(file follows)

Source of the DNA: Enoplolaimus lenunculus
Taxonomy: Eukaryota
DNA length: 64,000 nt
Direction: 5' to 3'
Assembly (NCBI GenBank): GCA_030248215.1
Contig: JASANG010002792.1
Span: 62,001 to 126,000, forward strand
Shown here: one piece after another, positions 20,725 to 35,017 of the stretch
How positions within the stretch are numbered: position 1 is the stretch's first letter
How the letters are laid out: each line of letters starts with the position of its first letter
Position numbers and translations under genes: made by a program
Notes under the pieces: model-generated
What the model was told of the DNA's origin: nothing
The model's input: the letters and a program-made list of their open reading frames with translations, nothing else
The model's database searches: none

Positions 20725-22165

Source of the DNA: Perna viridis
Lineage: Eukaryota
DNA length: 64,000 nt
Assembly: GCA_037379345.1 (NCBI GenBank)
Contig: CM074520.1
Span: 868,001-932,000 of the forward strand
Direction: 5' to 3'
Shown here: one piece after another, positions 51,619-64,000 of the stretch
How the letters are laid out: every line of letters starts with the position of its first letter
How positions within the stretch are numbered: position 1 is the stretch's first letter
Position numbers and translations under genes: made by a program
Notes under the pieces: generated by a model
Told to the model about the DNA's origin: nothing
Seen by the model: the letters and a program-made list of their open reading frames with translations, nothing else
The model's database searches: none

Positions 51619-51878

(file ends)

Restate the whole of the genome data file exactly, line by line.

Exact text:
Source of the DNA: Enoplolaimus lenunculus
Taxonomy: Eukaryota
DNA length: 64,000 nt
Direction: 5' to 3'
Assembly (NCBI GenBank): GCA_030248215.1
Contig: JASANG010002792.1
Span: 62,001 to 126,000, forward strand
Shown here: one piece after another, positions 20,725 to 35,017 of the stretch
How positions within the stretch are numbered: position 1 is the stretch's first letter
How the letters are laid out: each line of letters starts with the position of its first letter
Position numbers and translations under genes: made by a program
Notes under the pieces: model-generated
What the model was told of the DNA's origin: nothing
The model's input: the letters and a program-made list of their open reading frames with translations, nothing else
The model's database searches: none

Positions 20725-22165

Source of the DNA: Perna viridis
Lineage: Eukaryota
DNA length: 64,000 nt
Assembly: GCA_037379345.1 (NCBI GenBank)
Contig: CM074520.1
Span: 868,001-932,000 of the forward strand
Direction: 5' to 3'
Shown here: one piece after another, positions 51,619-64,000 of the stretch
How the letters are laid out: every line of letters starts with the position of its first letter
How positions within the stretch are numbered: position 1 is the stretch's first letter
Position numbers and translations under genes: made by a program
Notes under the pieces: generated by a model
Told to the model about the DNA's origin: nothing
Seen by the model: the letters and a program-made list of their open reading frames with translations, nothing else
The model's database searches: none

Positions 51619-51878